Tobias Mayer [1723 - 1762] was a self-taught mathematician. In 1758 he invents the so called “Colour Triangle” which is a color-system based on his research of how many colors the eye is capable of distinguishing. He took red (R), yellow (Y) and blue (B) as the three basic colors, more specific: cinnabar, massicot and azurite.
He started using a system called “The-Twelve-Part-Rule” to find the colors distinguish by the eye. He assumed that twelve was the perfect amount of parts from the three colors to mix. For this system he made this formula: R4Y4B4 and in this formula he would change the amount of the three colors by always ending up with the result of twelve parts in all. In the end it led him to 91 different colors that where distinguishable for the eye. Afterwards he applied black (K) and white (W) to create light and dark in his 91 colors. With black and white he would use up to 4 parts of either black or white, but still with the limit of 12 parts in all, formula: R3Y2B3K4 (or W4). This led him to 819 different colors that the eye was capable of distinguishing.
As shown on the attached picture no.1 The Colour Triangle by Tobias Mayer is, at least for me, not showing more than 66 small triangles with 33 different colors and 303 small white triangles, which is not really concur with explained results of his calculations. So I must admit that I don’t really agree that these colors shown in the Colour-Triangle are the colors the eye is capable to distinguishing, because that is exactly what I can’t do with at least 336 of the triangles. His Colour Triangle was not published, but in 1775 G. C. Lichtenberg made a replication of the Colour Triangle which is a triangle with 28 different colors taken out of the research by Tobias Mayer shown at the second picture.
MY INTERPRETATION AND FINAL PROJECT
What I found both interesting and important was to solve the mystery about the 786 missing colors in his color system and especially the missing GREEN.
By the way; in my silkscreen print I made the circle a typical grass-green color. I chose that color to highlight which color I really missed in his system although it makes sense considdering how Mayer calculated and mixed his 819 different colors.
First I was thinking to actually mix all colors by using his mathematical system. But soon I found out it was too comprehensive to work as mathematical as he did with exact amount of paint in 819 different mixes of colors.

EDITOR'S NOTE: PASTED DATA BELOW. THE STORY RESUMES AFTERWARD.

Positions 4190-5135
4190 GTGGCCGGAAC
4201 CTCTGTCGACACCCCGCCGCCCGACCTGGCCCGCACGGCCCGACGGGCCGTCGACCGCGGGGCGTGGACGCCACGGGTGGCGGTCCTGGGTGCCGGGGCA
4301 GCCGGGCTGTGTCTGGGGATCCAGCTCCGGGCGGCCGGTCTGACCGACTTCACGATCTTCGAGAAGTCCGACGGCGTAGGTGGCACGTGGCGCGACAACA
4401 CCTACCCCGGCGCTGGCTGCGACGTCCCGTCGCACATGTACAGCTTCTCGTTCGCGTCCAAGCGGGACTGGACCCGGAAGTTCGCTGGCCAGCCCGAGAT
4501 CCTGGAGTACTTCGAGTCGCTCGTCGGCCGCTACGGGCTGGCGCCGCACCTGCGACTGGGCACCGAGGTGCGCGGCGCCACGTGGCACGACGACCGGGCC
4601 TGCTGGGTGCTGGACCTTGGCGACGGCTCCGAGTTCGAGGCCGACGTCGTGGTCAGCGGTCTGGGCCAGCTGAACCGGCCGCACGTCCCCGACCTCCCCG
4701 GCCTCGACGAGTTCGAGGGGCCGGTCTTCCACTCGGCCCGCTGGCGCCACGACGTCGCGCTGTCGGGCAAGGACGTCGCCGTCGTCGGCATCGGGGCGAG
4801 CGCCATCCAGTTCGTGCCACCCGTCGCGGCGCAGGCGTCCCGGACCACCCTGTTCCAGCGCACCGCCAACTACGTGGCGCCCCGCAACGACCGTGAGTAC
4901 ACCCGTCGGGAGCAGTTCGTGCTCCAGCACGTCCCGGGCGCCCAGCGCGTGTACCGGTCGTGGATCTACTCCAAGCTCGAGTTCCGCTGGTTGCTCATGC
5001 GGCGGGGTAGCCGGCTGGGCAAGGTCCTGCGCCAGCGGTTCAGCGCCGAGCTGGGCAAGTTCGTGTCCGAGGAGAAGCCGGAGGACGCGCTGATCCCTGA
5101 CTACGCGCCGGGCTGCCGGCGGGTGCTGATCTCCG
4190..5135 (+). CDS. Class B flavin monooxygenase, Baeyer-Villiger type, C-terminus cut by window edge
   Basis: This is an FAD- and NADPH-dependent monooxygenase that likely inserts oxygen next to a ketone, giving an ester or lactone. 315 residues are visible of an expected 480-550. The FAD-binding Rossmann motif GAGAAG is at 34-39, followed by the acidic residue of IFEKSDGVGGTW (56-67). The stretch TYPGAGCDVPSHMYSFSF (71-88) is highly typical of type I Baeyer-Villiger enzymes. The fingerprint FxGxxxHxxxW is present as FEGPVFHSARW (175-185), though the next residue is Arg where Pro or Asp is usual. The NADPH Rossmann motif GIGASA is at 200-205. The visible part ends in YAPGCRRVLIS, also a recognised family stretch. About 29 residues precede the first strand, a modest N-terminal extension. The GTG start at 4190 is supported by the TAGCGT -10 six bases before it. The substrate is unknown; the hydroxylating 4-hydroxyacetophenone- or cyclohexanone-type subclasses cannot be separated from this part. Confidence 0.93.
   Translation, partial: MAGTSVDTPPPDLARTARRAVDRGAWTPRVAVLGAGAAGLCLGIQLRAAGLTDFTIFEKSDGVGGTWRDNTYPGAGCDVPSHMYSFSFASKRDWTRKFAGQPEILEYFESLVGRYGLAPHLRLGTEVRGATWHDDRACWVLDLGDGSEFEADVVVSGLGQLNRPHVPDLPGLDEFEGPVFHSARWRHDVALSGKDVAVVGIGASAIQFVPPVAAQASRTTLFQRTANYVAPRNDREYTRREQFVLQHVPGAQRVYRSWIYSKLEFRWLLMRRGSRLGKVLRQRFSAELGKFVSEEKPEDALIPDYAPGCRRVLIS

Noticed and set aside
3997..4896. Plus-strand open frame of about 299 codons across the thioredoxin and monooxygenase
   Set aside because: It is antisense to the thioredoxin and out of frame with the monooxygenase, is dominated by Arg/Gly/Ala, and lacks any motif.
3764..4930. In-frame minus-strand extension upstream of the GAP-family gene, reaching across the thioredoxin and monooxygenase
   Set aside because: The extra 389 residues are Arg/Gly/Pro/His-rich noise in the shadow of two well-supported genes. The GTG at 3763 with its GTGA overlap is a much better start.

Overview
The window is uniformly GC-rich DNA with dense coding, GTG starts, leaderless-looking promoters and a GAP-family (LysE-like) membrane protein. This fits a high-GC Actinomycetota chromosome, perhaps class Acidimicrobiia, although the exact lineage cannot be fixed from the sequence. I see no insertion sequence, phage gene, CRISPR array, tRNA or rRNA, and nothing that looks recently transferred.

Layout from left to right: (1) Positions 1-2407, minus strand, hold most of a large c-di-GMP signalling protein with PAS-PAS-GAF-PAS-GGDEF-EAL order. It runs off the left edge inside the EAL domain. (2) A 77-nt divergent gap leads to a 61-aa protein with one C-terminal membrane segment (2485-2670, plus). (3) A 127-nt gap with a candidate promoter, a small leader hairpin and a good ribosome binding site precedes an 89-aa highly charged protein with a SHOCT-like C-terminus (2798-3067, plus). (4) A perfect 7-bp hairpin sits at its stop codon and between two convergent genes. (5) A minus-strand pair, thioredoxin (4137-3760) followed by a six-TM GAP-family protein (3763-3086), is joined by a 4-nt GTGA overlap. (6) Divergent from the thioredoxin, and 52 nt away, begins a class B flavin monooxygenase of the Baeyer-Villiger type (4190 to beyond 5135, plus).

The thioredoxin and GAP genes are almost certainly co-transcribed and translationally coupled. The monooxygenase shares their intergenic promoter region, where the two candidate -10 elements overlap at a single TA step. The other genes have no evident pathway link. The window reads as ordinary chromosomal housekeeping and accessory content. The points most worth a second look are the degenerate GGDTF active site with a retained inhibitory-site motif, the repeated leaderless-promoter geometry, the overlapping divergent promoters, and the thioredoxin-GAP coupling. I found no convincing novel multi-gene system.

If he really did it I give him credit for that!
Next idea was to make the spectator experience the colors and experiment with them by mixing the colors themselves.
My first thought of the final result was to make an binocular where you could put inside 12 round plexiglass-circles in either the color blue, red or yellow and then try to distinguish the different color-result by looking through this binocular.
the plexiglass was way too thick and strong in color
so it was not possible to mix the colors through them.
Then I tried to do it with transperant paper on a light table. It worked out really good. It was much easier to mix the colors and it worked out with his mathematic system. The result where really strong and captured the spectator to keep adding more papers to the light table continue making different combinations.
I ended up using a projector to make it even stronger.
Next to it the transparent paper in red, yellow and blue was placed.
And then it was up to the spectator to make different results of which colors it was possible to get in that method of finding colors distinguishing for the eye….
The various try outs I present here are a remake of the real hands-on presentation.
By trying these different ways of mixing the colors I really got confirmed that it is absolutely strange that Tobias Mayer didn’t end up with a green or at least greenish color in his system. There came up green nuances and green color, but somehow he couldn’t distinguish them from other colors.
I was happy to get the possibility to mix the colors my self and let others do the same. Also just to enjoy the beautiful end result of what was projected on the wall!